Macau Casinos Up 16% to $2.52BN in AprilMay 2, 2017 10:09 am
After reversing a 26 month-long downswing in August of 2016, Macau’s casino market has returned a monthly year-on-year revenue growth ever since. At first the numbers were in the low digits, but in now seems like China’s only legal gambling resort is revisiting past glories once more, especially with April’s figures having now been released.
As a result, Macau’s casino market has enjoyed nine straight months of growth, with January’s figure up by 3.1 percent, followed by 18 percent in February, 18 percent in March, and now by an impressive 16 percent to $2.52 billion in April. While solid growth has returned, it is worth bearing in mind, however, that the market’s total revenues are still significantly lower than their once peak levels, with $28 billion having been generated in 2016 compared to $45.2 billion in 2013. That was also the year that Macau enjoyed a record-breaking month with $4.57 billion collected in October.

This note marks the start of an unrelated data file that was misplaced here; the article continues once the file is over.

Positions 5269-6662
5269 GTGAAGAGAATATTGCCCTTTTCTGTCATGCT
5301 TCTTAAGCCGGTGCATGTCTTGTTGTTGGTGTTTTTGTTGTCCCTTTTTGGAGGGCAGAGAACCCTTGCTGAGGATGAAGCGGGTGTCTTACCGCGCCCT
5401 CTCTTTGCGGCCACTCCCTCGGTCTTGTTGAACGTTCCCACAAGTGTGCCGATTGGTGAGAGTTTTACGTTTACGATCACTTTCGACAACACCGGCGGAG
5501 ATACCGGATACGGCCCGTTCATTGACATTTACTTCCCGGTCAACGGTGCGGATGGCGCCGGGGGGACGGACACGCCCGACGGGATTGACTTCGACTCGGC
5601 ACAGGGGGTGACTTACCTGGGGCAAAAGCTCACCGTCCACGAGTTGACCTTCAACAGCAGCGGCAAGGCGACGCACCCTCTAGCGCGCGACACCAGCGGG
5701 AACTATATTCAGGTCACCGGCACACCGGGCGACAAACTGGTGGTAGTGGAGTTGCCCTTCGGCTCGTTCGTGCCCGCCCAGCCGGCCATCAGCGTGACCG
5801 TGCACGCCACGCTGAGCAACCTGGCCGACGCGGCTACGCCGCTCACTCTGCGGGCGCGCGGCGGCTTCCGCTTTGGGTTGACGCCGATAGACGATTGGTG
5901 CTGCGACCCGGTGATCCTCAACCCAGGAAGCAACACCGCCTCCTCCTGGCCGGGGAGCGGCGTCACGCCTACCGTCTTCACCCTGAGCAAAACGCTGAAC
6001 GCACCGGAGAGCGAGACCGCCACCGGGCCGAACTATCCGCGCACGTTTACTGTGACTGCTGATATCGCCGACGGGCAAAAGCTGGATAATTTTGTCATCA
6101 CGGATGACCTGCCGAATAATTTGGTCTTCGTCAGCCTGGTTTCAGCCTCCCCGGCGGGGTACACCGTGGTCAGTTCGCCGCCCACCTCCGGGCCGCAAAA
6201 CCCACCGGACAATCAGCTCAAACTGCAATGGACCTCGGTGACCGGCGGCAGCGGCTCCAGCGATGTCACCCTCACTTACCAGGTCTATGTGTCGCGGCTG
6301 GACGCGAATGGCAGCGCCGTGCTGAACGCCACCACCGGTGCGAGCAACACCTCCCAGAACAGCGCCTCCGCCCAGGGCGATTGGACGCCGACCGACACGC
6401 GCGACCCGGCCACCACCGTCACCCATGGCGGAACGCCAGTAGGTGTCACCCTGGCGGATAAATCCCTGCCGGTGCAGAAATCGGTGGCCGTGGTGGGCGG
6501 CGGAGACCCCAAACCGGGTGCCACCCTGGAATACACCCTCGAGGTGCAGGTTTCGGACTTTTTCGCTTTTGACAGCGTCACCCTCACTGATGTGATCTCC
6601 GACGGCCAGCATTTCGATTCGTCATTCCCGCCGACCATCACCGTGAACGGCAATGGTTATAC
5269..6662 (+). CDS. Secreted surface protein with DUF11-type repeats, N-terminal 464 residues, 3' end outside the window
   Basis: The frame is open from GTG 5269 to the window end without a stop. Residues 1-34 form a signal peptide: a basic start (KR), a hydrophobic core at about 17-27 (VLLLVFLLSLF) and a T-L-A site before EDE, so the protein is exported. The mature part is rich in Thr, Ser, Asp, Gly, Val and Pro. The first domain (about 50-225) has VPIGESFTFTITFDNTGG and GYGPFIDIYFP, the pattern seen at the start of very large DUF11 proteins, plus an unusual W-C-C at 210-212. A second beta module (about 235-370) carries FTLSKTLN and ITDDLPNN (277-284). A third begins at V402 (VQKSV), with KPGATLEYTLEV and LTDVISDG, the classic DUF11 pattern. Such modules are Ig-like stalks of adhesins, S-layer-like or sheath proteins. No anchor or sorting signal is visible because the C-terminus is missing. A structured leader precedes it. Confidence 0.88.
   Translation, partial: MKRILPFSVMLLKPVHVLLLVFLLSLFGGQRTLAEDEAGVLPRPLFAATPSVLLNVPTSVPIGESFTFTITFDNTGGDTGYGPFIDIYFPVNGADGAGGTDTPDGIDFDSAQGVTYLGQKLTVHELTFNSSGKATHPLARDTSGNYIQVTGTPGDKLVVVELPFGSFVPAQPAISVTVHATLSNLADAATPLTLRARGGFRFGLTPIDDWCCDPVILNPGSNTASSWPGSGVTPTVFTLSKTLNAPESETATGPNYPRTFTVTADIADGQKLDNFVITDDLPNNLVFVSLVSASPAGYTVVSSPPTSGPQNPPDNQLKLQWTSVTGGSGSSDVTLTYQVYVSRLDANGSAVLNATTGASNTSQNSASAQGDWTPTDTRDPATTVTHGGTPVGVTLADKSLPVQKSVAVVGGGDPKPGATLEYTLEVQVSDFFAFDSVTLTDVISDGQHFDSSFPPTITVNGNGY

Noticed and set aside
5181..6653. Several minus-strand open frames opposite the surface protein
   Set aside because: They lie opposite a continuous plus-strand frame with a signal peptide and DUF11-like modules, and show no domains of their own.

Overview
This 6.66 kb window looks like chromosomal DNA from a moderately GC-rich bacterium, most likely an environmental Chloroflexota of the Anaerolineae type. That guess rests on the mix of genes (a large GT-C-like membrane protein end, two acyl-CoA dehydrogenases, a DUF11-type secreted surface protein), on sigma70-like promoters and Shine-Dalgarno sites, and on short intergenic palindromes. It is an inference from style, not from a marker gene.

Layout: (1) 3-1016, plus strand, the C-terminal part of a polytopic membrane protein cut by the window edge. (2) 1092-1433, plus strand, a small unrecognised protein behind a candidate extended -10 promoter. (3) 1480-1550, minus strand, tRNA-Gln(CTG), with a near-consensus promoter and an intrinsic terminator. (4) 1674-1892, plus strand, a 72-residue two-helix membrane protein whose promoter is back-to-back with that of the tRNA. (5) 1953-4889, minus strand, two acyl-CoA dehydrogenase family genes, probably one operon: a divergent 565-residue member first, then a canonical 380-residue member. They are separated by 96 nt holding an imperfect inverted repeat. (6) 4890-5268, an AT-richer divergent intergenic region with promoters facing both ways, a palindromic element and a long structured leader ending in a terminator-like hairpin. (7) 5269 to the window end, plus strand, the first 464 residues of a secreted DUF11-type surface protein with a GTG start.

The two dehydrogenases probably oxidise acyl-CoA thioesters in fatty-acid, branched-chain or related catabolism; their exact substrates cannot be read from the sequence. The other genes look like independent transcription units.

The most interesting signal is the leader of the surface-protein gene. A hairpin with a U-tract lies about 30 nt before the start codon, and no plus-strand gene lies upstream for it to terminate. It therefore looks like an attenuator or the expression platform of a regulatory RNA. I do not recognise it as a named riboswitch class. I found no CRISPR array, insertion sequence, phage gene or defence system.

That said, things are certainly looking up for the gambling resort, with high rollers helping to drive momentum, while an increase in tourists and casual gamblers has helped provide stability for the industry. Commenting on the positive development, a Grant Govertsen analyst stated:
“We have become incrementally more bullish with the sustainability of ongoing VIP trends over recent weeks. In the short term, VIP is going to be the biggest driver.”
Following announcement of April’s results, Wynn Resorts noted a 3 percent increase in its stock price, with shares in MGM Resorts and Las Vegas Sands also rising by over 1 percent each. Wynn Resorts is heavily invested in Macau, and last August opened up its lastest casino resort, the $4.1 billion Wynn Palace Cotai. Explaining some of the extra interest shown in the company by investors, Union Gaming analyst John DeCree commented:
“The way investors are looking at it, if they want exposure to the recovery, Macau’s Wynn is their way of playing that. For Wynn, about 75 to 80 percent of their profits are coming from Macau.”